Meditation, Kirtan and Yoga
Join us for our nightly meditations, our monthly three-hour meditation, Sunday services and kirtan chanting sessions. Discover the serenity within that leads to awareness of the ever present Divine Self. These events are open to the public and free of charge.
Meditation is held at Song of the Morning every Tuesday –Saturday from 8-9pm. Prayer and chants written by Paramahansa Yogananda are followed by a period of silent meditation. Basic instruction is incorporated to help newcomers feel welcome. Guests are invited to visit our facilities and walk to our shrines, which are also conducive to personal reflection and meditation.
Meditation increases the mind’s ability to concentrate, lowers blood pressure, reduces stress and improves memory. Over time, meditation helps to quiet the mind’s chatter and unite us with our own true nature. Click here to learn the basics of meditation.
Sunday Service takes place every Sunday from 11am-12:15pm. The service includes Yogananda’s chants, a service reading taken from the Self Realization Fellowship advanced lessons, and a short meditation. Click here to learn more about the Self Realization Fellowship lessons.
Kirtan is the art of group chanting in the devotional and musical tradition of India. Often the chants are done in a call-and-response fashion. The musical phrases come from the ragas of Indian music; the lyrics are usually in Sanskrit or Hindi. The subject matter of the lyrics is devotional in nature, often speaking of Universal Spirit, Krishna, Rama, Ma (Divine Mother), Ganesha or Guru. Kirtan has been practiced for hundreds (if not thousands) of years in India.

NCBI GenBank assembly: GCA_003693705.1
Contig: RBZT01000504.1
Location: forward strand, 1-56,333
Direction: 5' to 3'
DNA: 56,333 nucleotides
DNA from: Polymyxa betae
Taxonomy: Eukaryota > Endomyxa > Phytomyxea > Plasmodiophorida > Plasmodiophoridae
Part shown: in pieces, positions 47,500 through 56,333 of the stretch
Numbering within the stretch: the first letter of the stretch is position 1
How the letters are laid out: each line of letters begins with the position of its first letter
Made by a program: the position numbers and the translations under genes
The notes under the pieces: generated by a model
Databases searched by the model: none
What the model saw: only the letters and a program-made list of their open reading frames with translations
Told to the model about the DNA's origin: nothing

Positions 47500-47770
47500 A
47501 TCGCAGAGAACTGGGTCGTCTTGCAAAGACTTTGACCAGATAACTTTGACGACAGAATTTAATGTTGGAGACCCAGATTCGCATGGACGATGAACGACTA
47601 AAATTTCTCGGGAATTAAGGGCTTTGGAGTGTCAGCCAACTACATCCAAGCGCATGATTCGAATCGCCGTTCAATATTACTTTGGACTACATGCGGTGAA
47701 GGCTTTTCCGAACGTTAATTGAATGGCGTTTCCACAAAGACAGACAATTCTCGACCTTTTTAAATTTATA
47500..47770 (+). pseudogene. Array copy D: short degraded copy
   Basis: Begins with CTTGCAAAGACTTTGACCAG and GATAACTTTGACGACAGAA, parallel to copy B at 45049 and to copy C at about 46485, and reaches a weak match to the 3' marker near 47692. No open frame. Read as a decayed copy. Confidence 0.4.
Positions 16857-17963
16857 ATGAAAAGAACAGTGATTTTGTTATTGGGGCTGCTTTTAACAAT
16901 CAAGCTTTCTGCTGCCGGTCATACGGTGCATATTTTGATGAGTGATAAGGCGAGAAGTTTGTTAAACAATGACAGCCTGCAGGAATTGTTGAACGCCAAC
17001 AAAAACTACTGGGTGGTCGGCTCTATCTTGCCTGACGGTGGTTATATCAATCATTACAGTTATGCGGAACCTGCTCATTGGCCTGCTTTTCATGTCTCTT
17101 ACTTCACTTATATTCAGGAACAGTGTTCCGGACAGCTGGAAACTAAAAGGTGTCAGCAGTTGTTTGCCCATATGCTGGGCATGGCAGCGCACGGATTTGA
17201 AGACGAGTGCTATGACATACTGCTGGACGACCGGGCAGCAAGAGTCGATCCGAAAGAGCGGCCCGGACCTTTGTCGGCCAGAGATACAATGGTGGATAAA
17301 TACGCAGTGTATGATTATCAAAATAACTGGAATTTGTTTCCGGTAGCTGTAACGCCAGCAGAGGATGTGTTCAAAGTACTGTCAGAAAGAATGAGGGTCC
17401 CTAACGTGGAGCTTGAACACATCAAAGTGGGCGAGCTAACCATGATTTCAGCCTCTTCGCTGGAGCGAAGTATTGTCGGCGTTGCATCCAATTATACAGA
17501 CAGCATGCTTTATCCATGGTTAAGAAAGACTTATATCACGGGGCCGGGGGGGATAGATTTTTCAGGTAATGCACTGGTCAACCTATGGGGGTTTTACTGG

The sounds and the meanings of the sacred words in Sanskrit are said to have multifarious beneficial effects on the mind, body and spirit. The positive attributes of kirtan lyrics and the heartfelt singing brings a spirit of joy and a raised consciousness to each participating singer and to the group as a whole. Kirtan can be said to be a kind of pranayama (Yogic technique of breathing and life-force control). The repetitious, deeply felt singing encourages rhythmic breathing, balance and equanimity. Kirtan is recognized by many eminent spiritual teachers as a helpful devotional practice which can be an enhancement or even an alternative to more exacting forms of spiritual discipline. It’s also a lot of fun!
Our on-site Kirtan band, Whispers of OM, has performed at yoga studios and festivals throughout Northern Lower Michigan and here at Song of the Morning. The instruments are those used in traditional Indian music: harmonium, mridanga, tablas, bells and cymbals. Kirtan bands do not perform so much as facilitate the chanting experience for the entire group. A beautiful voice is not essential to kirtan. Kirtan is more about singing from the heart than from the vocal cords. And merely listening attentively to the devotional music may uplift, inspire and even heal the listener at some level. Krishna Das says, "Chanting is a way of deepening the moment, of deepening our connection with ourselves, the world around us, and other beings -- it opens the inner eye of the heart." We hope you'll join us in raising the energy and collective consciousness through kirtan.